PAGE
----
On January 13, online magazine Babe published an article titled, “I went on a date with Aziz Ansari. It turned into the worst night of my life.” The piece alleged acts of sexual misconduct on the part of comedian Aziz Ansari and in the aftermath, folks have been left to grapple with the murky questions of what is sexual assault, why do men fail to see it, and what we can do to stop it. On this week’s episode of Run it Black, David and Mike enter the fray.
Category Archives: Gender Issues
I’m excited to announce that 34justice is partnering with Run It Black, a podcast on “sports, politics, culture, and the intersection of race” from David Tigabu and Mike Mitchell. Mike taught me much of what I know about podcasting, and David is no newcomer to 34justice, having previously authored a great piece for us on how the co-option of Christianity helps explain the election of Donald Trump. Besides being good friends of mine and knowing far more about pop culture than I ever will, David and Mike have awesome insights about the connections between racism and various other forms of oppression. Often containing fascinating historical context, their episodes are both entertaining and informative.
You can listen to Run It Black episodes directly through 34justice’s new Run It Black widget, which can be found on the top right-hand-side of our webpage on a desktop computer and towards the bottom of the page on a mobile device. You can also tune in on iTunes. Here’s a quick overview of the first five episodes (from earliest to most recent):
What to do about the NFL?
Find out why David and Mike are boycotting the NFL this year and what they think of the Floyd Mayweather versus Conor McGregor showdown.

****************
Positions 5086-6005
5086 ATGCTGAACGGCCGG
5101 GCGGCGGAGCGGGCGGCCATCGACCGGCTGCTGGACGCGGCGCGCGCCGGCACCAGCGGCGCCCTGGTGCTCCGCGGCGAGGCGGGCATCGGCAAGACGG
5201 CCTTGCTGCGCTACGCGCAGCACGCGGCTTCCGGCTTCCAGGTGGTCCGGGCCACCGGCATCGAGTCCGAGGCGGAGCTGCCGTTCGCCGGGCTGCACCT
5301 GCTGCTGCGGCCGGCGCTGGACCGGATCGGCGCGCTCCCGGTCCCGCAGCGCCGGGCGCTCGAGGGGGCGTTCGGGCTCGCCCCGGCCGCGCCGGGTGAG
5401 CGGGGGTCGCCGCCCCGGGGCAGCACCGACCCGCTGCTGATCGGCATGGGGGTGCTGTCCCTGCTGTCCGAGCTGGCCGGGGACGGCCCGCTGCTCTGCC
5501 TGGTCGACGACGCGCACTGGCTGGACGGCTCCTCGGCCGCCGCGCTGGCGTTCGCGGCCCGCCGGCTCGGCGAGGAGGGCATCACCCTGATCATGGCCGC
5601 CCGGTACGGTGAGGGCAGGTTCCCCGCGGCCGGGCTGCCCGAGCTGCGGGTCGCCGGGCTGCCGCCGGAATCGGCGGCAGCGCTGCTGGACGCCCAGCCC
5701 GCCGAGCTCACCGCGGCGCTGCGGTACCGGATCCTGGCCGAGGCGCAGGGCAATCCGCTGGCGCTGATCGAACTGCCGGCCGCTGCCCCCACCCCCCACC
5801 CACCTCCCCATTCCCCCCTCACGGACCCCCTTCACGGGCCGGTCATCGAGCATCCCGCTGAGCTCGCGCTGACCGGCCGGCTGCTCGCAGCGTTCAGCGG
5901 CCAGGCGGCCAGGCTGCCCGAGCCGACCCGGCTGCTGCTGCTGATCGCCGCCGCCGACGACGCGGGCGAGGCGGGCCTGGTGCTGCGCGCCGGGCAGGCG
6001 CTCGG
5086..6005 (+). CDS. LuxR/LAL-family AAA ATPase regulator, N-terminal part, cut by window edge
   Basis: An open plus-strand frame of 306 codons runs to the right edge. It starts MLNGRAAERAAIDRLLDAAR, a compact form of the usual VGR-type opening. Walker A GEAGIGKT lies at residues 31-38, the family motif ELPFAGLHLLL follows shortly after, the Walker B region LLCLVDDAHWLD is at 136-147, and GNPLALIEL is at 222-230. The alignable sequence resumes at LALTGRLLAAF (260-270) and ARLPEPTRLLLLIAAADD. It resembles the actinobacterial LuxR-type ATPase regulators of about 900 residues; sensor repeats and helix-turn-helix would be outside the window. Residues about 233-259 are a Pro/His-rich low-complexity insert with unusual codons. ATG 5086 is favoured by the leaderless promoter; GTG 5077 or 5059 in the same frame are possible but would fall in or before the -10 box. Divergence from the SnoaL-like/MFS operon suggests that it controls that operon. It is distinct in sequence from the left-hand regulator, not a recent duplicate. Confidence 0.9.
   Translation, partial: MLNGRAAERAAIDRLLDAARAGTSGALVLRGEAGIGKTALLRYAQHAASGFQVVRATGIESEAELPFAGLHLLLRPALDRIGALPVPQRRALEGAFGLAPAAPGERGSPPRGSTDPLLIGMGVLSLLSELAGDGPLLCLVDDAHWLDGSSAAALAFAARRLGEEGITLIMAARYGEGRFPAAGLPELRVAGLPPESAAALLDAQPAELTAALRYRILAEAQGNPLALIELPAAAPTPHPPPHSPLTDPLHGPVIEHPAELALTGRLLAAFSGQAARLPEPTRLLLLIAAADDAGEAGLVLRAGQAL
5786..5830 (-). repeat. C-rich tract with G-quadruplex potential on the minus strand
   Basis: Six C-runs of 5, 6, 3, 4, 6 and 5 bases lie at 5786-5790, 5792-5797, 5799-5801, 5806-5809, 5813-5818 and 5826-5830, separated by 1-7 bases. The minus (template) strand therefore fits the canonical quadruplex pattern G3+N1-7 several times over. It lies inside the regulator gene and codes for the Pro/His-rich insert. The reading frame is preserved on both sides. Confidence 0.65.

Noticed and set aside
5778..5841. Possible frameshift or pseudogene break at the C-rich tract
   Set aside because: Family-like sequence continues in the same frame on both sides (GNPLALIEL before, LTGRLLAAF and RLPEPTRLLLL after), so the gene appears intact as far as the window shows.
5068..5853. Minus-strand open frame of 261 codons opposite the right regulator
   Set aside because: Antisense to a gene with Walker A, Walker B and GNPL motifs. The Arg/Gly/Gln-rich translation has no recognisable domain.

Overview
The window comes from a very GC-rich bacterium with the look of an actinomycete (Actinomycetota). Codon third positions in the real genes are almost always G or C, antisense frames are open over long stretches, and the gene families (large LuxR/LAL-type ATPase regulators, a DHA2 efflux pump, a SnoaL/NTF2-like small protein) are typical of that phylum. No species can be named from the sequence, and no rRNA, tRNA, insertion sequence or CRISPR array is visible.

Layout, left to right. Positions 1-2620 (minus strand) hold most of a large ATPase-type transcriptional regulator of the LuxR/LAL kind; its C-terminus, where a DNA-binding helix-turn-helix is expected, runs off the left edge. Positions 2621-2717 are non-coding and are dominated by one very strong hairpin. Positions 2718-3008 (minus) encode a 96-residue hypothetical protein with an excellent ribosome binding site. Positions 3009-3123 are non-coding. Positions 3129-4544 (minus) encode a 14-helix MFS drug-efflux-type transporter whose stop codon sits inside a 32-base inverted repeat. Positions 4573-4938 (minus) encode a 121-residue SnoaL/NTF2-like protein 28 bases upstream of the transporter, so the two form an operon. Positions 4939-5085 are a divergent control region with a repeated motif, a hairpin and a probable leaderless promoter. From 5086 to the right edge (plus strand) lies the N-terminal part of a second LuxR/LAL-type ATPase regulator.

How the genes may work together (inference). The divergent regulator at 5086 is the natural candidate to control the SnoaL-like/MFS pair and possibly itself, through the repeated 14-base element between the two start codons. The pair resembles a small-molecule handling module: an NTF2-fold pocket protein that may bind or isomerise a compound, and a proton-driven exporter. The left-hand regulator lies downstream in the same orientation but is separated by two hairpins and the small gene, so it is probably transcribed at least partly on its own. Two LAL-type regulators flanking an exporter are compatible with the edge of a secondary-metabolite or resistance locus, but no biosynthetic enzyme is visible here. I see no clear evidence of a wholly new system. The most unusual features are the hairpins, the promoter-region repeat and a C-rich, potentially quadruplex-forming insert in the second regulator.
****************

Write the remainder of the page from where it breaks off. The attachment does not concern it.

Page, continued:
The Politics of Hurricanes
People of color suffer most when natural disasters strike, are often de-prioritized during our inadequate responses to such disasters, and will continue to face disproportionate harm if we fail to address climate change. David and Mike explain.
Jemele Hill Was Right
Hill’s Black colleagues backed her up when she called Donald Trump a White supremacist, but ESPN didn’t. David and Mike discuss the Right-wing backlash to race-conscious sports media before delving into some statistics on and possible remedies for the racial wealth gap.
Puerto Rico’s Colonial Disaster
As David and Mike note, our government has treated Puerto Rico significantly worse than it treats US states during times of natural disaster, a problem consistent with a long history of unjust policy towards Americans on the island. They also comment on the evolution of NFL players’ protests against racial injustice.
The Enduring Significance of HBCUs
While neither David nor Mike attended an HBCU, they’ve thought a lot about the important role such institutions play in improving opportunities for Black Americans. They note HBCUs’ many strengths, why some criticisms of HBCUs are misplaced, and the curious case of HBCU presidents accepting Donald Trump’s invitation to the White House.
Every year since 1974, thousands of people have come to Washington, DC to rally against Roe v. Wade. Protestors argue that pregnant women should be stripped of the ability to choose whether or not they want to have an abortion. Referencing the unborn fetuses pregnant women carry inside their bodies, these anti-abortion advocates call their demonstration the “March for Life.”
Politicians who support these efforts use similar language. Senator and former Republican presidential candidate Marco Rubio, for example, declared the “simple truth that all human life is sacred” to be the most recent march’s inspiration.
— Marco Rubio (@marcorubio) January 27, 2017
Yet neither Rubio nor the vast majority of marchers can credibly claim to have “pro-life” views.
I do not think fetuses should be viewed the same way as people, but let’s imagine you disagree with me. Suppose, based on that disagreement, you believe an abortion kills an innocent person. You think enabling the death of innocent people is wrong, and you thus think abortion must be opposed in all circumstances. Isn’t that a “pro-life” view?
Well, it depends. The logic of the ostensibly “pro-life” part of that reasoning is that, because X kills innocent people, and because killing innocent people is wrong, nobody should be able to choose X for any reason.